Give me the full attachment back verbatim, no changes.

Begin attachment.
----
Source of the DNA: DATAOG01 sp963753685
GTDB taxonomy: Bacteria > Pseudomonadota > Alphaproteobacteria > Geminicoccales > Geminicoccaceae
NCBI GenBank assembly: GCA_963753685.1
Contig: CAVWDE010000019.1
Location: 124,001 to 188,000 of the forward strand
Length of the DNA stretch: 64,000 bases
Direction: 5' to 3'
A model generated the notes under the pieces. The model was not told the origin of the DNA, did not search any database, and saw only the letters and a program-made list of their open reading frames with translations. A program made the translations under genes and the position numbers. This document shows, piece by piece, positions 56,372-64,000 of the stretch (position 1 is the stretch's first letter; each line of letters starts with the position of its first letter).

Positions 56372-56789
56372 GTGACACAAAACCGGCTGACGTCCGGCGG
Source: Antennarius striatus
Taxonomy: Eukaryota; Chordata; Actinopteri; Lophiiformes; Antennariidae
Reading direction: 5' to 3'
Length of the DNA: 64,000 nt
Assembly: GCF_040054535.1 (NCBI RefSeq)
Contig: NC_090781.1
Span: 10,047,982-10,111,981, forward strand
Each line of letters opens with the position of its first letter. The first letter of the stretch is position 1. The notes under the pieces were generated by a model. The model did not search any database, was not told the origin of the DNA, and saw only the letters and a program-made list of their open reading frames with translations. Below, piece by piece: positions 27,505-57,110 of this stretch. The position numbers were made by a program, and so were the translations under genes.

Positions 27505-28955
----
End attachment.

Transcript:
Source of the DNA: DATAOG01 sp963753685
GTDB taxonomy: Bacteria > Pseudomonadota > Alphaproteobacteria > Geminicoccales > Geminicoccaceae
NCBI GenBank assembly: GCA_963753685.1
Contig: CAVWDE010000019.1
Location: 124,001 to 188,000 of the forward strand
Length of the DNA stretch: 64,000 bases
Direction: 5' to 3'
A model generated the notes under the pieces. The model was not told the origin of the DNA, did not search any database, and saw only the letters and a program-made list of their open reading frames with translations. A program made the translations under genes and the position numbers. This document shows, piece by piece, positions 56,372-64,000 of the stretch (position 1 is the stretch's first letter; each line of letters starts with the position of its first letter).

Positions 56372-56789
56372 GTGACACAAAACCGGCTGACGTCCGGCGG
Source: Antennarius striatus
Taxonomy: Eukaryota; Chordata; Actinopteri; Lophiiformes; Antennariidae
Reading direction: 5' to 3'
Length of the DNA: 64,000 nt
Assembly: GCF_040054535.1 (NCBI RefSeq)
Contig: NC_090781.1
Span: 10,047,982-10,111,981, forward strand
Each line of letters opens with the position of its first letter. The first letter of the stretch is position 1. The notes under the pieces were generated by a model. The model did not search any database, was not told the origin of the DNA, and saw only the letters and a program-made list of their open reading frames with translations. Below, piece by piece: positions 27,505-57,110 of this stretch. The position numbers were made by a program, and so were the translations under genes.

Positions 27505-28955